The axes of inertia are denoted with a, b and c, corresponding to the moments of inertia in increasing order. For rod-like molecules the long axis will thus be the a-axis of least inertia.
In many cases it is convenient to diagonalize the order tensor to introduce a principal frame of order (Low 2002). Within this frame there are only two independent parameters: the order parameter S and a biaxality parameter ξ:
$$ {\bf S}=\left(\begin{array}{lll} -\frac{1}{2}S-\xi&0&0\\ 0&-\frac{1}{2}S+\xi&0\\ 0&0&S \end{array}\right) $$
By ordering the principal components as \({|S_{33}|\ge|S_{22}|\ge|S_{11}|}\), one gets \({\xi=(S_{22}-S_{11})/2}\). If the biaxiality ξ is zero, the orientational distribution of the molecule is defined by a single axis, which is called director. In the biaxial case with a non-zero ξ, there exists a second distinct direction orthogonal to the director, and the molecular motions are characterized by two axes. A perfectly axially symmetric molecule that is oriented parallel to the membrane normal will lead to the following order tensor:
$$ {\bf S}=\left(\begin{array}{lll} -0.5&0&0\\ 0&-0.5&0\\ 0&0&1 \end{array}\right) $$
When the molecular Saupe tensor is used to interpret the NMR observables, the conformational tensors C A have to be known as well. These tensors mediate between the orientation and order of a site A and the molecular coordinate system. If the transformation matrices leading from the molecular coordinate system to the individual tensor systems of the sites A are known, C A can be calculated the same way as the order tensor (see Limmer 1989). Only in the case of rigid molecules, simple expressions for C A can be derived from the molecular geometry. Since in our MD simulations the segmental order tensors W A and the molecular Saupe order tensor are calculated directly, the conformational order tensors become obsolete.

Molecular dynamics simulation

The integration of the equations of motions is based on Verlet’s algorithm (Verlet 1967), and time steps of 0.5 fs were employed to sample all high frequency hydrogen atom vibrations. In constrained MD simulations it is generally necessary to control the temperature during the simulation time. This is accomplished by coupling the molecular system to a heat bath which dissipates the heat generated by the pseudo-forces. All prevailing differences between the constraints and their calculated values are sources of heat. To obtain an NTV assemble (with conserved particle number N, temperature T, and volume V), we introduced a proper thermostating procedure (see Evans and Morriss 1990). The coupling to the thermostat is controlled by a coupling time constant η which should be much larger than the time step. This time span η allows an adjustment of the range of thermal fluctuations in the simulated molecular system.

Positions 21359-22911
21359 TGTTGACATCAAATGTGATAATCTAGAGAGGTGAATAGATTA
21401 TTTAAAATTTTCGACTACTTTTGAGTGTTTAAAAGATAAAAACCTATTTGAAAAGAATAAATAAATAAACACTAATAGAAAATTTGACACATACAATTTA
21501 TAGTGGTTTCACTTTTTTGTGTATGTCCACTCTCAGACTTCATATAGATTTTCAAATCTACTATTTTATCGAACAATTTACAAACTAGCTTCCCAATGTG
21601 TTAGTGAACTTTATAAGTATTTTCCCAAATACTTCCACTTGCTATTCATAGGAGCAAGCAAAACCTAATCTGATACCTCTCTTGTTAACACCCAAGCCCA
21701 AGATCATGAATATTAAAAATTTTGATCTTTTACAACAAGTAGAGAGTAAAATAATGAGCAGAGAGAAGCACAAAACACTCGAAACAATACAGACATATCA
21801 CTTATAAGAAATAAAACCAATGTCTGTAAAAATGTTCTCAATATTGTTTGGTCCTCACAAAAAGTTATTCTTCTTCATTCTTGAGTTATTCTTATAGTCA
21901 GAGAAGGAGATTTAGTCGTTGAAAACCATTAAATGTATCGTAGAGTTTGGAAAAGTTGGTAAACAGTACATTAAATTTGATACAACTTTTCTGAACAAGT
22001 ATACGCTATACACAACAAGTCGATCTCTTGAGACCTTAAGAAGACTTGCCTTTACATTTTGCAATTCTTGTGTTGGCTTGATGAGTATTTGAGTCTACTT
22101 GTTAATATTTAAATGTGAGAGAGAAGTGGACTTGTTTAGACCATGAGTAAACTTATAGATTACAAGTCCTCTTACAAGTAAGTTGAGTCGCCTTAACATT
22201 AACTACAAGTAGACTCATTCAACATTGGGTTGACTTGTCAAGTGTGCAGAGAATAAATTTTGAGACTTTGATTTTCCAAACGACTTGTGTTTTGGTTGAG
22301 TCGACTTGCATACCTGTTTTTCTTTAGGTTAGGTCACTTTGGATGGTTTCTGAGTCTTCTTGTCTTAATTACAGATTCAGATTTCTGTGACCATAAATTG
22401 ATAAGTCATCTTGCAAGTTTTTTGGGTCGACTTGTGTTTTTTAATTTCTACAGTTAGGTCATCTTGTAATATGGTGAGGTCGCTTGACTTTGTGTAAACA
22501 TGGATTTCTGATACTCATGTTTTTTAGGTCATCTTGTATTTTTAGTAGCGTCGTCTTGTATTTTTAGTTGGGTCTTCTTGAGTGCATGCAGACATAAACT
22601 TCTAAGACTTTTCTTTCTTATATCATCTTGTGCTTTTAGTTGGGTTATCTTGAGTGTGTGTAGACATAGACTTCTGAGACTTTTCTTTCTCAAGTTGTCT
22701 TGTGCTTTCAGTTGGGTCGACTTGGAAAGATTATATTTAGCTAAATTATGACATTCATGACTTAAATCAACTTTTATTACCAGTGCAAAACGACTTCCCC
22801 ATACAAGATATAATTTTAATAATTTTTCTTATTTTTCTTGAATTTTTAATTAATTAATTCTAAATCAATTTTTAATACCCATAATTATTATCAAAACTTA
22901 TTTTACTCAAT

To prevent too large pseudo-forces at the start of the MD simulation the pseudo-forces were gradually increased towards their final values during the MD simulation. To this aim we introduced time dependent scaling factors \({f=1-\hbox{e}^{-t/\rho}}\), which approach the value 1.0 in an exponential fashion. The time constant was set in most cases to 200 ps, leading to a relatively smooth course of the temperature.

When applying the NMR orientational constraints during an MD run, the resulting pseudo-forces will “heat up” the system and enhance its rotational degrees of freedoms. Because the averaging procedure depends on the molecular re-orientations caused by the NMR constraints, some net rotational motion will prevail up to the end of the simulation. In standard MD simulations any overall molecular rotations and translations are subtracted from the velocities, since these external degrees of freedom are not of interest. In the present orientationally constrained calculations, however, only the net translations of the systems are removed.


For NMR spectroscopic considerations it is convenient to introduce the quadrupolar coupling tensor C Q in frequency units:
$$C_{\alpha\beta}^Q=\frac{e^2}{h}V_{\alpha\beta}Q $$
where Q is the quadrupolar moment of the deuterium nucleus, and V the electric field gradient tensor at the nuclear position. The trace of C Q is zero because of \({V_{xx}+V_{yy}+V_{zz}=0}\), and in the case of carbon-bonded deuterons the quadrupolar coupling tensor can be considered to a good approximation as diagonal in the coordinate system aligned with the C–2H bond. If the electron distribution is axially symmetric there is only one linearly independent tensor component, otherwise there are two. In the general high temperature case we observe two quadrupolar resonances with frequencies symmetric to zero: